The National Appliance Energy Conservation Act (NAECA) was first enacted in 1987 to set minimum energy efficiency standards for certain household appliances – refrigerators, freezers, room air conditioners, clothes washers, dishwashers, ovens, and water heaters. Since 1987, revisions were made in 1990 and 2004. On April 16th, 2015, new regulations under NAECA will go into effect that call for higher Energy Factor (EF) ratings for all residential water heaters including gas, oil, and electric tank type and tankless heaters.
The DOE website states that the EF is based on three factors: 1) the recovery efficiency, or how efficiently the heat from the energy source is transferred to the water; 2) stand-by losses, or the percentage of heat lost per hour from the stored water compared to the content of the water: and 3) cycling losses. Below is a chart showing the updated EF requirements.
What impact will these new regulations have? According to leading water heater manufacturers, here is a list of the major changes.
– All residential models under 55 gallons will increase by 2″ in height and width.
– All residential electric models over 55 gallons must be of a hybrid electric/heat pump design.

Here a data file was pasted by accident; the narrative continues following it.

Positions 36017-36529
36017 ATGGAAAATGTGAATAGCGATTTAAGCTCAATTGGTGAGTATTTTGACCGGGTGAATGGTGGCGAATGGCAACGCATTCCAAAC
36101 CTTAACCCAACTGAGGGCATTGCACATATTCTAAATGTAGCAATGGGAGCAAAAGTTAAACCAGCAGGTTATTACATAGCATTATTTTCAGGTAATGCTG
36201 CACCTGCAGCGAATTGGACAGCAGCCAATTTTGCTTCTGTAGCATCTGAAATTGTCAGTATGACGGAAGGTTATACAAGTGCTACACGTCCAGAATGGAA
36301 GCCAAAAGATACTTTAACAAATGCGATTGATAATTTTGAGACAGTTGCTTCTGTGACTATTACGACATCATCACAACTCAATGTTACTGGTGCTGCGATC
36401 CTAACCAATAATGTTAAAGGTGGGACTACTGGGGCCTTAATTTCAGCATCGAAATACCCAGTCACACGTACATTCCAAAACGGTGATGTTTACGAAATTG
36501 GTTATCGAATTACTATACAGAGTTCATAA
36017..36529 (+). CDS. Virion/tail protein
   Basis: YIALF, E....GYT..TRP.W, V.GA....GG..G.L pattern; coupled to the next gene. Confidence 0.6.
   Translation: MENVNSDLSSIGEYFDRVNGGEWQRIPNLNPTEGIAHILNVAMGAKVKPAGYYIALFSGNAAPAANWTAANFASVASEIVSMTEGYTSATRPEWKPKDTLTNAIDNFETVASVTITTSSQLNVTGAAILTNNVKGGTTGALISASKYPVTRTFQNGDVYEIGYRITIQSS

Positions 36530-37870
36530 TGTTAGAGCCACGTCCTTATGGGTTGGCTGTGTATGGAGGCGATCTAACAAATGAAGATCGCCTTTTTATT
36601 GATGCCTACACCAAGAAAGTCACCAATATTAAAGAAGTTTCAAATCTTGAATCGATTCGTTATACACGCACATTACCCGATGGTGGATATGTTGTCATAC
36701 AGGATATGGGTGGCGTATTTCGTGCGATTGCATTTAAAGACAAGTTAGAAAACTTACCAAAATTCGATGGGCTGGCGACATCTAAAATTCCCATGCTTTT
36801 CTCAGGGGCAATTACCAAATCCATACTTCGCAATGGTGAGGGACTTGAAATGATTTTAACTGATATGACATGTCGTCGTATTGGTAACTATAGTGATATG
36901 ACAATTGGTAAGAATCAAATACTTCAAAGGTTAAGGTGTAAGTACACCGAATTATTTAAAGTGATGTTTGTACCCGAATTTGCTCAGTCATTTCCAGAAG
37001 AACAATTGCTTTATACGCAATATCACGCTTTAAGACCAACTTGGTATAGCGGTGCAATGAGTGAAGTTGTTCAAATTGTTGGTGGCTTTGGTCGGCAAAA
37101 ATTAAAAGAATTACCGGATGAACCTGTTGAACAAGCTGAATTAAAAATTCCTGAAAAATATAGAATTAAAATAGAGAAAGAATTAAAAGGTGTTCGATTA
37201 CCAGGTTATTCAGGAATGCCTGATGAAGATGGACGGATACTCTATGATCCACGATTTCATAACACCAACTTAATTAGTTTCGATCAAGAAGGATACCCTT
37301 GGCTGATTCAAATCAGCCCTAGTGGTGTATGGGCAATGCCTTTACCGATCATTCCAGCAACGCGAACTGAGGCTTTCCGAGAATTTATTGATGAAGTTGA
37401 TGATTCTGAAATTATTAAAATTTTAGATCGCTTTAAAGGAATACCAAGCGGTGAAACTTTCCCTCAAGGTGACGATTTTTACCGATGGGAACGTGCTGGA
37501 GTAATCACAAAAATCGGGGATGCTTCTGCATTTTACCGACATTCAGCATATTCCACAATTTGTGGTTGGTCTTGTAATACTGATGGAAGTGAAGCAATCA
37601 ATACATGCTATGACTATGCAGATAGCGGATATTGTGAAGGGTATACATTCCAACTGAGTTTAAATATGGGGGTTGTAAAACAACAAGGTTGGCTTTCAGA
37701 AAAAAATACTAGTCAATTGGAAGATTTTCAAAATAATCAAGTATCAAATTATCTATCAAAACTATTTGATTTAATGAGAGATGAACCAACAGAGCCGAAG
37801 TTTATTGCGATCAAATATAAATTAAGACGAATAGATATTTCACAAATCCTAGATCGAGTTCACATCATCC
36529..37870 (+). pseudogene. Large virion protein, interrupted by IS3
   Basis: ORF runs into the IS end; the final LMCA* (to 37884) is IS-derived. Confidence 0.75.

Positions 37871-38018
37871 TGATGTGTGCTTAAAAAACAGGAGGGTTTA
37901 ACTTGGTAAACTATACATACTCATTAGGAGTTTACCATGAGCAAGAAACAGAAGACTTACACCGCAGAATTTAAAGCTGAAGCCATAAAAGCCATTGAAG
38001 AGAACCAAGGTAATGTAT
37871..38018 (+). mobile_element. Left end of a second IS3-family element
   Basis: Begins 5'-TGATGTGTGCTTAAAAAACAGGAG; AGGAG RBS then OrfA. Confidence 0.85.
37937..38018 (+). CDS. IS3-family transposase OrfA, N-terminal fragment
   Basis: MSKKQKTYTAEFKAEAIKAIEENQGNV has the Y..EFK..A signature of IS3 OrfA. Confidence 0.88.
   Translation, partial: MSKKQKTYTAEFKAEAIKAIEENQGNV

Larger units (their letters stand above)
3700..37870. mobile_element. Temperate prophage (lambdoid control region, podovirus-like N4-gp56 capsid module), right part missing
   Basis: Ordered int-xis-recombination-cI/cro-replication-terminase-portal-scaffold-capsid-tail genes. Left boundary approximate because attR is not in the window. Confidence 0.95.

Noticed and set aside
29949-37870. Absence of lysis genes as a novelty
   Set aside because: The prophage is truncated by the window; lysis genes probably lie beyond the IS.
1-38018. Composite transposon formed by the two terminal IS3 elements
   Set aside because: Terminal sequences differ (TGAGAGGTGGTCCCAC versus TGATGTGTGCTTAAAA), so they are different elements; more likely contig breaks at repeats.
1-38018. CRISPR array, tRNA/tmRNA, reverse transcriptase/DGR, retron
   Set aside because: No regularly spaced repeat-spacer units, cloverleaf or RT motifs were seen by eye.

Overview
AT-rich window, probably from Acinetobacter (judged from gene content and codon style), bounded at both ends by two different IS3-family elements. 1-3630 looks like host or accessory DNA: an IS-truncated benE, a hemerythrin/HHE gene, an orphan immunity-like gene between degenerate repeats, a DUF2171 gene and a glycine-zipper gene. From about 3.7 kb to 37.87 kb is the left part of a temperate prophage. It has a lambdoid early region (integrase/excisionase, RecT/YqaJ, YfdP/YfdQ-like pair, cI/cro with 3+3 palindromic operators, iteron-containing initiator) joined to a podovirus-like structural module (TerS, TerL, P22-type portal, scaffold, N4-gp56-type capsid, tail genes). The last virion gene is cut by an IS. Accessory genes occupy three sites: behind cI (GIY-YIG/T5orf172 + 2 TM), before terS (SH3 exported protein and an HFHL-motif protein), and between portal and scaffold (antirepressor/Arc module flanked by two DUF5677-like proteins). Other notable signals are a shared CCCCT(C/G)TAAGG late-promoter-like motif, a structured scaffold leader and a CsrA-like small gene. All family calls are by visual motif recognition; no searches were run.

– All residential gas models over 55 gallons must of a condensing heater design.
– The size and weight of heaters will increase due to additional insulation and other design changes.
The new NAECA regulations will save energy in the long run, but at the cost of increased material and labor prices for homeowners and building owners. Lower operating costs over time will payback this premium. Distributors are allowed to continue selling existing inventory, but they will need to allot more space for the incoming NAECA 2015 compliant models. Although heat pump and condensing water heaters are available today, many contractors will need training to understand the installation and idiosyncrasies of these efficient designs. The video below from AO Smith explains these changes.